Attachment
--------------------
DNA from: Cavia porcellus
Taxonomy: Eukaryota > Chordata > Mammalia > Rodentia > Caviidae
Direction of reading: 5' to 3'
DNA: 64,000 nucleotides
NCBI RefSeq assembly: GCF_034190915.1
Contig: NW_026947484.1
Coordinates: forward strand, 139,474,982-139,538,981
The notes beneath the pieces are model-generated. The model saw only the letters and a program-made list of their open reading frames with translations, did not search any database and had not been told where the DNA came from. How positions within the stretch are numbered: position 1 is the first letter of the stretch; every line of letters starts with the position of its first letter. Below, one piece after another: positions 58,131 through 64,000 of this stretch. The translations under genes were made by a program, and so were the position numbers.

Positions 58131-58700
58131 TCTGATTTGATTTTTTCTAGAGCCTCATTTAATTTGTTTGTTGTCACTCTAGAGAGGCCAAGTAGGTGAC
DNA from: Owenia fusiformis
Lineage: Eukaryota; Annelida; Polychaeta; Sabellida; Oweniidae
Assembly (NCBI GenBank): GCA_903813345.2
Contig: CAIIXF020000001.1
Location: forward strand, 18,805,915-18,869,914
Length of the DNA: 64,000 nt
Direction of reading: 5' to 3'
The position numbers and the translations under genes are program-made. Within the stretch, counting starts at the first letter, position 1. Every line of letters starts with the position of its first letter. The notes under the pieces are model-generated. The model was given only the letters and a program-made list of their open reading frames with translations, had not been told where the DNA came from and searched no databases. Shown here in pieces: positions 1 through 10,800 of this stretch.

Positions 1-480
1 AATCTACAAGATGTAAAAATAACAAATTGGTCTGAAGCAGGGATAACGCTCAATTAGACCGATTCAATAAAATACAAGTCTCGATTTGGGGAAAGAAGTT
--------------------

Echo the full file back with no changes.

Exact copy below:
DNA from: Cavia porcellus
Taxonomy: Eukaryota > Chordata > Mammalia > Rodentia > Caviidae
Direction of reading: 5' to 3'
DNA: 64,000 nucleotides
NCBI RefSeq assembly: GCF_034190915.1
Contig: NW_026947484.1
Coordinates: forward strand, 139,474,982-139,538,981
The notes beneath the pieces are model-generated. The model saw only the letters and a program-made list of their open reading frames with translations, did not search any database and had not been told where the DNA came from. How positions within the stretch are numbered: position 1 is the first letter of the stretch; every line of letters starts with the position of its first letter. Below, one piece after another: positions 58,131 through 64,000 of this stretch. The translations under genes were made by a program, and so were the position numbers.

Positions 58131-58700
58131 TCTGATTTGATTTTTTCTAGAGCCTCATTTAATTTGTTTGTTGTCACTCTAGAGAGGCCAAGTAGGTGAC
DNA from: Owenia fusiformis
Lineage: Eukaryota; Annelida; Polychaeta; Sabellida; Oweniidae
Assembly (NCBI GenBank): GCA_903813345.2
Contig: CAIIXF020000001.1
Location: forward strand, 18,805,915-18,869,914
Length of the DNA: 64,000 nt
Direction of reading: 5' to 3'
The position numbers and the translations under genes are program-made. Within the stretch, counting starts at the first letter, position 1. Every line of letters starts with the position of its first letter. The notes under the pieces are model-generated. The model was given only the letters and a program-made list of their open reading frames with translations, had not been told where the DNA came from and searched no databases. Shown here in pieces: positions 1 through 10,800 of this stretch.

Positions 1-480
1 AATCTACAAGATGTAAAAATAACAAATTGGTCTGAAGCAGGGATAACGCTCAATTAGACCGATTCAATAAAATACAAGTCTCGATTTGGGGAAAGAAGTT